‘Act FAST’ – Do not be put off seeking help for stroke symptoms because of coronavirus
If you or a loved one are experiencing symptoms of a stroke, ‘act FAST’ and dial 999. Do not be put off seeking help because of coronavirus.
This is the message from cardiovascular service leaders, who are backing the NHS’s on-going ‘Help Us Help You Campaign’.
NHS staff have worked hard to ensure anyone who needs stroke care can safely get it, with services across the country being rearranged to reduce the risk of infection in hospital. This includes separating A&E services into Covid and non-Covid areas.
Even during the peak of the pandemic, the NHS was providing excellent care for people who had suffered a stroke, and across the South East services have got better thanks to the use of technology to speed up stroke response times.
However, senior clinicians are concerned that people are putting off getting help when they need it due to coronavirus worries.
Dr Nithya Nanda is a member of the Frimley Health and Care Integrated Care System’s cardiovascular sub-group and is the clinical lead for cardiology in East Berkshire.
He said: “I understand that some people may feel anxious in seeking medical support as result of coronavirus. However, it’s imperative that you seek help if you need it especially if it’s serious or an emergency.
“A stroke is a serious life-threatening medical condition that happens when the blood supply to part of the brain is cut off. It often results in people being taken by ambulance to A&E for emergency treatment where time is of the essence
“The sooner a person receives treatment for a stroke, the less damage is likely to happen.
“If you suspect that you or someone else is having a stroke, phone 999 immediately and ask for an ambulance.”
The main symptoms of stroke can be remembered with the word FAST:
- Face – the face may have dropped on one side, the person may not be able to smile, or their mouth or eye may have dropped.
- Arms – the person with suspected stroke may not be able to lift both arms and keep them there because of weakness or numbness in one arm.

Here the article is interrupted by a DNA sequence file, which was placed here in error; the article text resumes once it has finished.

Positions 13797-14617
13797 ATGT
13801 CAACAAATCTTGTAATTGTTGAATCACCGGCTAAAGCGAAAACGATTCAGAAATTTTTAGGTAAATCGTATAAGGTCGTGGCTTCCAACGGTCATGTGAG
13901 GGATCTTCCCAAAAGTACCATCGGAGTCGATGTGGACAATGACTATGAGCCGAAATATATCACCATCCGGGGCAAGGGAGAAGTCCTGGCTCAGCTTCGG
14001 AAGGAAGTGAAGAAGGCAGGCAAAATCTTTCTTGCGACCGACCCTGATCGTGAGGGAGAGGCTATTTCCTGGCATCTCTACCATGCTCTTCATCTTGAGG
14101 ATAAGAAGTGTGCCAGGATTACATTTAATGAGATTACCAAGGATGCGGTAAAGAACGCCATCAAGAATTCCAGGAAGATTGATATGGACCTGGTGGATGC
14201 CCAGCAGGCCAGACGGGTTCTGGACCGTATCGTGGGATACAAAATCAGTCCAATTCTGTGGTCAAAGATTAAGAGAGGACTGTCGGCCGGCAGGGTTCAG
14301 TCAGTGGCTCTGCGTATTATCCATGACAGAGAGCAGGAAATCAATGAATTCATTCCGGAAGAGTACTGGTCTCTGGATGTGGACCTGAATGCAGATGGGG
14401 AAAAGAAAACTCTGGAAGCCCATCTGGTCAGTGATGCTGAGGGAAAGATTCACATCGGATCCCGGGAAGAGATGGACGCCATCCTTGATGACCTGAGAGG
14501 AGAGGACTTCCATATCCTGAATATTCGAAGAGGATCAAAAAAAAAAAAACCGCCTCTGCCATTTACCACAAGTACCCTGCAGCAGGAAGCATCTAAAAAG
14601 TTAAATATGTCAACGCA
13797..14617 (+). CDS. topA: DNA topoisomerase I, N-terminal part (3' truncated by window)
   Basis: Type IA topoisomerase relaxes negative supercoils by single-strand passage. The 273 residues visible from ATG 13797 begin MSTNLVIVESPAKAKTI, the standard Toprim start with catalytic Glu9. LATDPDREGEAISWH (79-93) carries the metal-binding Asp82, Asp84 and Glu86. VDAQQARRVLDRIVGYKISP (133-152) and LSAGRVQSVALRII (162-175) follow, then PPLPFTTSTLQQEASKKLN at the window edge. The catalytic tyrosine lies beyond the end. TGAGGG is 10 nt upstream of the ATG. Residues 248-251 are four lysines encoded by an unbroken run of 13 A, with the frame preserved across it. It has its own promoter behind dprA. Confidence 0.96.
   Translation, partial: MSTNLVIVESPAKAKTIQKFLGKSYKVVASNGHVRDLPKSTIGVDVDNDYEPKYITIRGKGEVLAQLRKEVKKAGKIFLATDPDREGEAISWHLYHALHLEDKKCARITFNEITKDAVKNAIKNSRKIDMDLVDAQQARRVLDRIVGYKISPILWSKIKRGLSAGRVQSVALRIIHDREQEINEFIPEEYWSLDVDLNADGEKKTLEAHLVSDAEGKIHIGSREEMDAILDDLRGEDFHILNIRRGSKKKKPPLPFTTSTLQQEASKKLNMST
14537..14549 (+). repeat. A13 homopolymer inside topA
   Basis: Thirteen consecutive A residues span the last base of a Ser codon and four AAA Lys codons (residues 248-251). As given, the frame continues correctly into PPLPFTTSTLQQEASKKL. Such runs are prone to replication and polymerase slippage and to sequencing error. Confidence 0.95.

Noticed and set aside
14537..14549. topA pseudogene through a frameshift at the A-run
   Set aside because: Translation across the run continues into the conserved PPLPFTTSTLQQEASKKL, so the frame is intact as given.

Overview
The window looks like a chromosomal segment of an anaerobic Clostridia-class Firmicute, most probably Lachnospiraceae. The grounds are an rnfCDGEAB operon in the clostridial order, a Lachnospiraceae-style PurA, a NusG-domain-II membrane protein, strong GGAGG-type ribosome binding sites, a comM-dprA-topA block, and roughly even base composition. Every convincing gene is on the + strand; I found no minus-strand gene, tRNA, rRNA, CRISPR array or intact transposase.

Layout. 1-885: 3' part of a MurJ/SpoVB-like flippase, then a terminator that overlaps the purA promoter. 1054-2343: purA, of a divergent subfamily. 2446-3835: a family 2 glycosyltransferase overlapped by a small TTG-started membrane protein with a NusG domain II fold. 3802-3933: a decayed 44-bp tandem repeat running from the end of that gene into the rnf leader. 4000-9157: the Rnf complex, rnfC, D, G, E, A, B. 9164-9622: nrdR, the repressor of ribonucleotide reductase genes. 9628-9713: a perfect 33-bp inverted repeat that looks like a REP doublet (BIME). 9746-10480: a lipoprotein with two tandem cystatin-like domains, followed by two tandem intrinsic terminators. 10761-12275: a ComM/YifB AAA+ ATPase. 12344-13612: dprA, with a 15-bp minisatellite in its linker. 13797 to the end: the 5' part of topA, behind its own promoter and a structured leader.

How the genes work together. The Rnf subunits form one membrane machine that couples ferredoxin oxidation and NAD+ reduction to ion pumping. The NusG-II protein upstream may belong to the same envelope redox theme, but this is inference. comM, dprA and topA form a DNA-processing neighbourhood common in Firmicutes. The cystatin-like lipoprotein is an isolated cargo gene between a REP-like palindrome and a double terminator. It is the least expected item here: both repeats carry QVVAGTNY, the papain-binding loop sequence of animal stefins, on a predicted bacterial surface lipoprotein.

- Speech – their speech may be slurred or garbled, or the person may not be able to talk at all despite appearing to be awake; they may also have problems understanding what you're saying to them.
- Time – it's time to dial 999 immediately if you see any of these signs or symptoms.
Dr Raj Thakkar, Clinical Lead at NHS England’s Strategic Clinical Network - Thames Valley and Hampshire, said: “GPs across the South East have adapted to new and agile ways of working since the outbreak of Covid-19 and are now able to offer a variety of consultation options including via text, phone and through video. We are actively in contact with patients who are at risk of stroke which include people with high blood pressure, high cholesterol, irregular heartbeat and diabetes”
“I have been encouraging patients to use home blood pressure machines to send their readings through to the practice. To date we have had 363 readings into my practice alone. We also want to hear from people who are suffering from breathlessness and palpitations as these can be early signs of being at risk of this life threatening health condition.
“GP practices and hospitals are now working in a way which means we can run life saving tests at the same time as protecting patients and our own staff from Covid-19 using protective equipment. The risk of ignoring the early signs of a stroke can make a difference between being able to make a full recovery or living with serious disability or even death.”
One trust has rapidly adopted an AI (Artificial Intelligence) tool to enable them to speed up decision making and treatment despite dealing with coronavirus.
AI solutions are being rolled out across the NHS to support clinical decision making on life-changing treatments including mechanical thrombectomy, a procedure which can prevent long-term disability and enable more people to be independent after their stroke.
The new AI tool allows doctors to view patient scans remotely on an app and make better and faster decisions on the right treatment options for their patients.
*A clinical reference group with the aim of reducing variation in cardiovascular outcomes for patients across the ICS which includes East Berkshire, Surrey Heath and North East Hampshire and Farnham.